JALALABAD, Kyrgyzstan — Antigovernment protesters angered by alleged election fraud have stormed a government building and kidnapped a governor and another senior official, as crowds on Tuesday called for President Askar Akayev to step down.
The opposition has accused the authorities of widespread abuses in runoff elections on Sunday, in which Akayev secured an overwhelmingly loyal Parliament.
The Organization for Security and Cooperation in Europe said the vote had significant shortcomings.
About 3,000 protesters occupied a regional government building late Monday in Talas, about 400 kilometers, or 250 miles, west of the capital, Bishkek, and were holding the regional governor and the head of the Bakayyt district hostage, according to Nurdin Batyrbekov, an Interior Ministry spokesman.
The protesters in Talas – supporters of a candidate who had lost, according to the vote count, Ravshan Jeyenbekov – have demanded that the results of the runoff in the Bakayyt district be thrown out.
Also on Monday, more than 10,000 people seized a district administration building in Uzgen and forced election officials there to acknowledge fraud, throw out initial runoff results and announce that an opposition candidate, Adakhan Madumarov, had won.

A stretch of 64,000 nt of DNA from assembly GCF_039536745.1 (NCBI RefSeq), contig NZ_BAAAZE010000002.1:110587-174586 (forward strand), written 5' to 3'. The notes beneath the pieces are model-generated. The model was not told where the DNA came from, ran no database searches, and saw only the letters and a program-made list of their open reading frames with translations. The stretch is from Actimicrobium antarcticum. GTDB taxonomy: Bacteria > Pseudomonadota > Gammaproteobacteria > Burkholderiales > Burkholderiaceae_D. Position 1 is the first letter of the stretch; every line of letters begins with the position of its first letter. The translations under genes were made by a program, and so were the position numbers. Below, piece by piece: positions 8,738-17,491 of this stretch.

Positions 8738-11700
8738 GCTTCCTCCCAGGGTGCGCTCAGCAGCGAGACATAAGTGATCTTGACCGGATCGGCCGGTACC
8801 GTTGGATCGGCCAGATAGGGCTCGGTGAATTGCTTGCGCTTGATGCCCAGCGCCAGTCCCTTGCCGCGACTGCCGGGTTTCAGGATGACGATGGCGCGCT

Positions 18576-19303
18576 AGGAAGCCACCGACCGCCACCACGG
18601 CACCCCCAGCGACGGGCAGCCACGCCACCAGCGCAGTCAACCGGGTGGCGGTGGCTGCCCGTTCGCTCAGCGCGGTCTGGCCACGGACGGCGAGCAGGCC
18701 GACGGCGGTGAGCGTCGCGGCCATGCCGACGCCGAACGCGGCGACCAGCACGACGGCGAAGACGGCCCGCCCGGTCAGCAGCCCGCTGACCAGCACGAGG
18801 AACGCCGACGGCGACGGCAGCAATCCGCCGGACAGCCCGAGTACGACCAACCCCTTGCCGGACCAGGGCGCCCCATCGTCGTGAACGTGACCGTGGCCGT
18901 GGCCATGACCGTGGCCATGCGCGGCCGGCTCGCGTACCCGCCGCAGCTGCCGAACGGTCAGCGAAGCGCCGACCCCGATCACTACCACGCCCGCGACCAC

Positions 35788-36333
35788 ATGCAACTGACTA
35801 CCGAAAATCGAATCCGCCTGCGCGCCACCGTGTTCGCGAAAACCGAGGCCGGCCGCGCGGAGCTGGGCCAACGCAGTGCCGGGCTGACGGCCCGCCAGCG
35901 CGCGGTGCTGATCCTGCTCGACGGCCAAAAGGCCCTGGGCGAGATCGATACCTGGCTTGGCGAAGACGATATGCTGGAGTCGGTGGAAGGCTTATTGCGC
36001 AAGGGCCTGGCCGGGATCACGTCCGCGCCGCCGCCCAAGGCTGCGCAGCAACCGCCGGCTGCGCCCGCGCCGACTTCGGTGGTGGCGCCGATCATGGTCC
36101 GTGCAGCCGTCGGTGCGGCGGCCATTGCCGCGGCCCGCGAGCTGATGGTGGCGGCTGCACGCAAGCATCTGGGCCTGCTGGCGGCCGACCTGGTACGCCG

The elections on Sunday set the stage for a presidential election in October in this former Soviet republic. The opposition fears that Akayev could use a compliant Parliament to extend his 15-year-long leadership.
The government has dismissed allegations of irregularities during the first round of voting and the runoffs.
Among the newly elected lawmakers are Akayev’s daughter, Bermet, and son, Aidar.
Scores of opposition supporters were gathering on the main square in Jalalabad on Tuesday, chanting: “Akayev go!” They were expected to be joined later by opposition leaders.
Jalalabad is the home of Kurmanbek Bakiyev, a former prime minister who lost his bid for Parliament on Sunday. Demonstations began in the southern city on March 4 against alleged violations in the first round of voting on Feb. 27.
Many at the rally on Tuesday wore pink scarves or pink ribbons, the color of the opposition People’s Movement of Kyrgyzstan led by Bakiyev, who plans to run for president in October.